var name = details.find('.name');       // finds .details .name
var email = details.find('.email');     // finds .details .email
...

The API starts with the browser scope, which contains everything on the page.

You can also create DSLs for components on the page using scope.component(methods). By extending a scope, you can add methods that represent elements of the component at a higher level than mere CSS selectors. It's probably worth noting that these methods should normally just return scopes and not perform actions or assertions.

options

There are some options you can set, which are inherited by inner scopes.

scope.set({visibleOnly: false});
var innerScope = scope.find('input');

innerScope.get('visibleOnly'); // returns false
  • visibleOnly if true, then only visible elements will be found, if false, then all elements are considered. Visible is determined by the element's computed CSS, see jQuery's :visible selector. Default is true.
  • timeout an integer specifying the milliseconds to wait for an element to appear. This can be overriden by specifying the timeout when calling an action.

find

var innerScope = scope.find(css, [options]);

Returns a new scope that matches css.

  • css - css to find in the scope
  • options.text - text to find in the scope.

is

var scope = scope.is(css);

Returns a new scope that ensures that the element found matches the CSS. For example, scope.find('li').is('.enabled') ensures that the <li> has the class enabled.

  • css - css to match against the scope

containing

var scope = scope.containing(css, [options]);

Ensures that the scope contains the css and options.text, the scope returned still refers to the outer scope. This is useful, for example, in finding list items that contain certain elements, but still referring to the list items.

  • css - css to find in the scope
  • options.text - text to find in the scope.

For example, find the li that contains the h2 with the text Second, and click the link in the li.

<ul>
	<li>
		<h2>First</h2>
        <a href="first">link</a>
	</li>
	<li>
		<h2>Second</h2>
        <a href="second">link</a>
	</li>
	<li>
		<h2>Third</h2>
        <a href="third">link</a>
	</li>
</ul>
browser.find('ul li').containing('h2', {text: 'Second'}).find('a').click();

filter

var scope = scope.filter(filter);
  • filter(element) a function that takes a DOM element, and returns either truthy or falsey. If truthy, then the element will be considered as part of the scope, if falsey then it won't.

component

Represents a component on the page, with methods to access certain elements of the component.

var componentScope = scope.component(methods);
  • methods - an object containing functions for scopes of elements inside the component.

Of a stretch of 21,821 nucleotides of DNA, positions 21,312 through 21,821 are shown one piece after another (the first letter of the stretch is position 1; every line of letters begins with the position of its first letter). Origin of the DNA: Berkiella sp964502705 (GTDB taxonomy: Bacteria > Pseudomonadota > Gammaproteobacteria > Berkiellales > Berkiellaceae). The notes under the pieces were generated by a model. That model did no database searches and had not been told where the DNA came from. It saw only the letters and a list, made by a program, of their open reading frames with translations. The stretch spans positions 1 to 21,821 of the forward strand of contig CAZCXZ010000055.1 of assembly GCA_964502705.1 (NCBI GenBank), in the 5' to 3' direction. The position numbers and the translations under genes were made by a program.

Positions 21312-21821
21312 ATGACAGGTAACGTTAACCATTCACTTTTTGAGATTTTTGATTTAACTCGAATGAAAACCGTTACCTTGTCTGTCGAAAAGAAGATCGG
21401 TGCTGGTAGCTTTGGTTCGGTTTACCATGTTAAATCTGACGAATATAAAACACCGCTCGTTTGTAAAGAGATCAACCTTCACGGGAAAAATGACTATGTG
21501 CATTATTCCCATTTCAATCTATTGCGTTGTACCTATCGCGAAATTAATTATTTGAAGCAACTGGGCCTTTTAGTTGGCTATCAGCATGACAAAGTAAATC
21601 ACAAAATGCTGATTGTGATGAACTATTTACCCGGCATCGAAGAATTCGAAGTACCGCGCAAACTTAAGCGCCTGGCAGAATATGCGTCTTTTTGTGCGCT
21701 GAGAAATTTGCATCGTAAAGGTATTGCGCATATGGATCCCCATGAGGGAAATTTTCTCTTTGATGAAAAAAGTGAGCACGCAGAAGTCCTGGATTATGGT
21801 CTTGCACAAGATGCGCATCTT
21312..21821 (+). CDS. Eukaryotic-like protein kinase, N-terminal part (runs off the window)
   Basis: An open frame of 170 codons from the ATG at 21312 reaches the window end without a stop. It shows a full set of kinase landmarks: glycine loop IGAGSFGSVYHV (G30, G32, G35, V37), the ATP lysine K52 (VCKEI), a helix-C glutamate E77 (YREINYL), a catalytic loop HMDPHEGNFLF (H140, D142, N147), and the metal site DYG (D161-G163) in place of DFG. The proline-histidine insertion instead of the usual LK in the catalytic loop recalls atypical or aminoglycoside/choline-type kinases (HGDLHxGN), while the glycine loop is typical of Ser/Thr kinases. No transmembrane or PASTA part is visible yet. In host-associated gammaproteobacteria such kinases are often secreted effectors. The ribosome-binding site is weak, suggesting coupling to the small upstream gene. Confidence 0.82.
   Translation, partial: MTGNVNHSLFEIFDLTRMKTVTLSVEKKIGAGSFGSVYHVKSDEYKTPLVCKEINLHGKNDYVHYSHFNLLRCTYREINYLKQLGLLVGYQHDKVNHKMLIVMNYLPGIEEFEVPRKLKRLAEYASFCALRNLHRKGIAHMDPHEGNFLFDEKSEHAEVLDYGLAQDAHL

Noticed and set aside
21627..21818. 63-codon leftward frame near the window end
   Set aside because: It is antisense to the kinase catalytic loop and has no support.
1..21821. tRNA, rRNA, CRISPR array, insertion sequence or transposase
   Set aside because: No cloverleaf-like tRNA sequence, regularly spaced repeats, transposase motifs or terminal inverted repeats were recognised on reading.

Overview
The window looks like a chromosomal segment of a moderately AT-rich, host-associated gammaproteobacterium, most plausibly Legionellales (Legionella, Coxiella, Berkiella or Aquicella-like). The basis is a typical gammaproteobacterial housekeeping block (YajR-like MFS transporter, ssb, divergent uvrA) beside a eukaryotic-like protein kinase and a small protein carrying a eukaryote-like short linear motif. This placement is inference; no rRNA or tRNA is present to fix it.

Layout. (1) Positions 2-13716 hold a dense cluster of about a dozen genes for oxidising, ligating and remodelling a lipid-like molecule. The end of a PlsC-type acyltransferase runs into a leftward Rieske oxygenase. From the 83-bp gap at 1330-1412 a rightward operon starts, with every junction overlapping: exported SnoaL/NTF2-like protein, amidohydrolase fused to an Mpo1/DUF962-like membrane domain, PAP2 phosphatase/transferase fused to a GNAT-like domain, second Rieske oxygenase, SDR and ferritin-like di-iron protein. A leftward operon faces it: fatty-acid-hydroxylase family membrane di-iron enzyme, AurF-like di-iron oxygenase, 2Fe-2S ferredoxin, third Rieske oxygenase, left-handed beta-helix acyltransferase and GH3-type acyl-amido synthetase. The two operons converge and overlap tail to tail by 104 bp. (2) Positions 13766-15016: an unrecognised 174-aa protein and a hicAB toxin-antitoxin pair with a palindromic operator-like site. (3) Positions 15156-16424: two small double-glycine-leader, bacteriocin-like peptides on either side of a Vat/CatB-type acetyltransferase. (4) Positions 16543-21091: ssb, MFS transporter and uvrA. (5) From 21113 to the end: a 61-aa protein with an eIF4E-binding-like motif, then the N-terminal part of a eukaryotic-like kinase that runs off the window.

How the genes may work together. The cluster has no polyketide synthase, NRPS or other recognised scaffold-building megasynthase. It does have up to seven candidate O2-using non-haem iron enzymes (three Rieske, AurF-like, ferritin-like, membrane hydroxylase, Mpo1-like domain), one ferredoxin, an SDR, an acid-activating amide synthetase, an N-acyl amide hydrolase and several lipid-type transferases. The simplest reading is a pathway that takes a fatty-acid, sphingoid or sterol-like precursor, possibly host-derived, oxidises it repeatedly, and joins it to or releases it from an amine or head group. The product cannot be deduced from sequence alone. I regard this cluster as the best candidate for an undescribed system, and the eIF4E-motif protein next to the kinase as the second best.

• componentScope - a scope, but containing additional access methods

You can create a component from another component too, simply extending the functionality in that component.

For example, you may have an area on the page that deals with instant messages. You have a list of messages, a text box to enter a new message, and a button to send the message.

var messages = browser.component({
  messages: function () {
    return this.find('.messages');
  },
  messageText: function () {
    return this.find('input.message');
  },
  sendButton: function () {
    return this.find('button', {text: 'Send'});
  }
});

You can then use the messages component:

messages.messages().shouldHave({text: ['hi!', 'wassup?']}).then(function () {
  return messages.messageBox().typeIn("just hangin'");
}).then(function () {
  return messages.sendButton().click();
});

scope

You can reset the starting point for the scope, the element from which all elements are searched for. By default this is the <body> element, but you can set it to a more specific element, or indeed another scope.

var scopeUnderElement = scope.scope(element | selector | anotherScope);
  • element - an element. This can be an <iframe> element, in which case the scope will be the contents of the iframe.

  • selector - a CSS selector string

  • anotherScope a scope to define where to start this scope. This is useful if you want to set the starting scope of a comonent. E.g.

    var component = browser.component({
      ... methods ...
    });
    var componentScope = component.scope(browser.find('.component'));

shouldExist

Wait for an element to exist.

var promise = browser.find('.selector').shouldExist([options]);
  • options.timeout - length of time to wait for the element (1000ms)
  • options.interval - time between testing the dom (10ms)
  • options.allowMultiple - allow multiple elements to be found, default just one

Returns a promise that resolves when the element exists, or is rejected if the timeout expires.

shouldFind

As an alternative to browser.find('.selector').shouldExist() you can also do:

browser.shouldFind('.selector')

shouldNotExist